And there’s that hypothetical Thursday I mentioned above — on a day when you have the “rev watch” from 2am-7am and the “mid watch” from 10pm-2am, there’s a strong possibility that you are not going to get more than a nap for a twenty-four hour stretch of time, because you still have a division of Sailors to run and lots of administrative tasking and briefs to attend and meals to eat, etc. This means that while the team coming off the mid is basically giddy with exhaustion and the prospect of getting a few hours’ sleep before breakfast, the team coming on for the rev is already thinking about how shit they’re going to feel by midmorning.
They also hand off in almost complete darkness. Which is how I found myself one day, in I can’t remember what ocean, surrounded by cartoon penises.
The bridge has windows running along three sides for visibility, and everyone keeps track of all sorts of stuff on these windows using grease pen. More senior officers training more junior officers use the windows like a dry-erase blackboard, and we would often put up reminders as to the course and speed we had ordered or major events that would take place during watch. But at night, the black grease pencil markings just blended into the dark sky.
Sometimes you’re just desperate to find something to help you stay awake. The officers standing the mid had somehow decided that it would be hilarious to use the cover of darkness to draw cartoon penises of various sizes — we’re talking from a couple of inches up to several feet — on all the windows in the pilothouse. It’s hard to fall asleep if you’re busy sketching secret phalluses on every conceivable piece of glass. They were probably sniggering in their sleeves as they headed down to get their five hours of sleep before breakfast.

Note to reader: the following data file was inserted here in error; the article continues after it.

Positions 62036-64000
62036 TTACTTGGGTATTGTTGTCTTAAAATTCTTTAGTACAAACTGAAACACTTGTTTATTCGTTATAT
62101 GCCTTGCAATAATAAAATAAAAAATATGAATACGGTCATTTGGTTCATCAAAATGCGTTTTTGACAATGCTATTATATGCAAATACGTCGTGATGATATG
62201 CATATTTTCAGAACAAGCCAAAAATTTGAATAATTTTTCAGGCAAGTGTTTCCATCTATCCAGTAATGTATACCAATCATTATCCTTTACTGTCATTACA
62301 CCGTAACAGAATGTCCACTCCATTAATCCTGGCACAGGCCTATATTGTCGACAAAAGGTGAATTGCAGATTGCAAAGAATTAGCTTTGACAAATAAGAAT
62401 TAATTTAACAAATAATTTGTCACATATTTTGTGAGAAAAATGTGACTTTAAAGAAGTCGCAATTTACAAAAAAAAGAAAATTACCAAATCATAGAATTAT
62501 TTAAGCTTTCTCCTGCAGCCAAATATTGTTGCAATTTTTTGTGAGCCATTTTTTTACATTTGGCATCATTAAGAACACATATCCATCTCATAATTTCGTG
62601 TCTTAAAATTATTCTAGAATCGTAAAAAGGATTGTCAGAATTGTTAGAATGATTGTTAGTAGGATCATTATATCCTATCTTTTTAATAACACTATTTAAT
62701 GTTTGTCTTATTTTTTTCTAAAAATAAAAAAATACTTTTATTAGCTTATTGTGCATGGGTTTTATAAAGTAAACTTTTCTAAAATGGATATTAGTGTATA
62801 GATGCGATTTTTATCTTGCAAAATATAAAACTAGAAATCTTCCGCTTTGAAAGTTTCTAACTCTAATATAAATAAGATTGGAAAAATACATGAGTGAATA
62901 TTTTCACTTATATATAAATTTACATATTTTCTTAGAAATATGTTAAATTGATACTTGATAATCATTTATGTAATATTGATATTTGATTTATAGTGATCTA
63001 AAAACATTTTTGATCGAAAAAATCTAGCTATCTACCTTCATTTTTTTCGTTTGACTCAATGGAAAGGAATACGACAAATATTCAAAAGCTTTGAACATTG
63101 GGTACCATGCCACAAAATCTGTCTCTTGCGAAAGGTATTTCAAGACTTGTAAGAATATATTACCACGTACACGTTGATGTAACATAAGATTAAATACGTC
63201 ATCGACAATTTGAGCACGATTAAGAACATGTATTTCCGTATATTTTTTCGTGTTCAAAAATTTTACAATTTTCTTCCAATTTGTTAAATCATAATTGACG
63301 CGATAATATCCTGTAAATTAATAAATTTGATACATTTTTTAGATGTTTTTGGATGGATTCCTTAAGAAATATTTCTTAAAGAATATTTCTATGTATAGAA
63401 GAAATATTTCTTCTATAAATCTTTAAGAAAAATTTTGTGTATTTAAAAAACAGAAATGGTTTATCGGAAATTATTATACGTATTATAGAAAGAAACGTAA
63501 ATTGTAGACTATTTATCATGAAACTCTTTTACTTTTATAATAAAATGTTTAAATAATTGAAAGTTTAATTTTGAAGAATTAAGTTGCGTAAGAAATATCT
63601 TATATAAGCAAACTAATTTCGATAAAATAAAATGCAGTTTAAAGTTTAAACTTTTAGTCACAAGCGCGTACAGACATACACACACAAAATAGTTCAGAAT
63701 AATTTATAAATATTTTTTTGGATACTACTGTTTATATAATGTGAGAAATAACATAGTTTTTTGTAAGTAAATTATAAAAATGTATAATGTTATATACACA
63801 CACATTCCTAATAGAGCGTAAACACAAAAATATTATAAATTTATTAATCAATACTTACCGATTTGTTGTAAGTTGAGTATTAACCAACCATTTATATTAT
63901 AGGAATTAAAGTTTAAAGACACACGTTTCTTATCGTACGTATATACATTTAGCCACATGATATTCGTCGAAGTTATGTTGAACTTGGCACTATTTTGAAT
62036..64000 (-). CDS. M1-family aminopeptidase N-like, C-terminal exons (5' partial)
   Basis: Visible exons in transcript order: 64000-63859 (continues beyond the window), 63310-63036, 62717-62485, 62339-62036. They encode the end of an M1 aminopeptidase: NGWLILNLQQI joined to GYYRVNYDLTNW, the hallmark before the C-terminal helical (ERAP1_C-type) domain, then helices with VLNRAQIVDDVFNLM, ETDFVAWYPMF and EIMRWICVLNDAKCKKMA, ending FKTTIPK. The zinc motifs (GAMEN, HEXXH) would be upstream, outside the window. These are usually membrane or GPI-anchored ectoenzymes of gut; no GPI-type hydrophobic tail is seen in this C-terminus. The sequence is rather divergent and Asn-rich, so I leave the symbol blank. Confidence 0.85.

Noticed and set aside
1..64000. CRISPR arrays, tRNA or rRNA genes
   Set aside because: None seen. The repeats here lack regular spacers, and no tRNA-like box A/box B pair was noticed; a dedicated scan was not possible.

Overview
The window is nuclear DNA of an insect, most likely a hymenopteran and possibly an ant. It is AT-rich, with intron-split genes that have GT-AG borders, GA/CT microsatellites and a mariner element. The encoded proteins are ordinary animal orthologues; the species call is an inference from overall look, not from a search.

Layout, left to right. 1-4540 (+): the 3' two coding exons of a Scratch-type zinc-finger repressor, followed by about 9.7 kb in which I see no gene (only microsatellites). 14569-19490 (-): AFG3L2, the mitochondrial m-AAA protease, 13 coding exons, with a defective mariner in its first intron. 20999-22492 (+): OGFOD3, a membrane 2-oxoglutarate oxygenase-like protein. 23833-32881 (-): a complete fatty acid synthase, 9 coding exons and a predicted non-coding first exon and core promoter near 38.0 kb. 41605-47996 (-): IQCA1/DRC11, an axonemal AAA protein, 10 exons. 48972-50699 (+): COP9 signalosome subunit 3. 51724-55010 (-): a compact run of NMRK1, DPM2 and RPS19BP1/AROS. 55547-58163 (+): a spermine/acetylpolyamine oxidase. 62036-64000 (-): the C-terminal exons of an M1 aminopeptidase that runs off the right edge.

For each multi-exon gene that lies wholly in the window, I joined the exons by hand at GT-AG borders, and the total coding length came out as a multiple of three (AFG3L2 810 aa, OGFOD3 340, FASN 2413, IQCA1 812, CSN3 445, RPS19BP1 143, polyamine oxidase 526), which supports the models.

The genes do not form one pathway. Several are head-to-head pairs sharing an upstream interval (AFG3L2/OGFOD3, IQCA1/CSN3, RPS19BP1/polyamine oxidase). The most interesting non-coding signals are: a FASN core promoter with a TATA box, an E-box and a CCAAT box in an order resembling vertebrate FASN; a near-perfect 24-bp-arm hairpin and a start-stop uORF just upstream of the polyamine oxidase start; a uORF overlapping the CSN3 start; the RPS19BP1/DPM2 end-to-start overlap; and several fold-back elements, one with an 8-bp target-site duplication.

When the sun came up around 6am, I was far less amused — I was the senior officer on watch on the bridge and the captain often took his morning coffee there, to take morning reports and start his day with a bit of sun and fresh air.
I ordered one of the members of my team to call the officer I had relieved in the middle of the night. This was, possibly, the cruelest way I could retaliate, given he was in the middle of the sweet post-24-hour sleep, and I did not care. I was in a full-on rev watch murder haze, and when I overheard him giggling on the phone, it broke my brain a little bit. As I recall, I grabbed the receiver, told him to get up to the bridge immediately, and greeted him by shoving a rag into his hand and telling him to clean up his team’s nocturnal depictions himself.
Not my finest moment, perhaps, but I never had to deal with lewd scribbles on the pilothouse windows again.
I had to look up the poem Jacquelyn mentioned, “Exiled” by Edna St. Vincent Millay, because despite two degrees in English Literature, I couldn’t recall it. Now I know that’s because I had never read it — it is too beautiful to forget. Here’s the first stanza:
SEARCHING my heart for its true sorrow,
This is the thing I find to be:
That I am weary of words and people,
Sick of the city, wanting the sea;
Wanting the sticky, salty sweetness
Of the strong wind and shattered spray,
Wanting the loud sound and the soft sound
Of the big surf that breaks all day.
Jacquelyn, I am sure I speak for many when I say I will certainly avoid creating any unseemly graffiti in your presence! And yes, as far as I’m concerned, Wonder Woman counts for everything. You have my deep gratitude for this interview and for your service.
Next up, we will hear from my dear friend Nicole Uchida, who is currently teaching literature at the US Naval Academy.
Have a war story to tell? I’d love to help you tell it. Email me at firstname.lastname@example.org with the subject line: “Tell Me a True War Story.”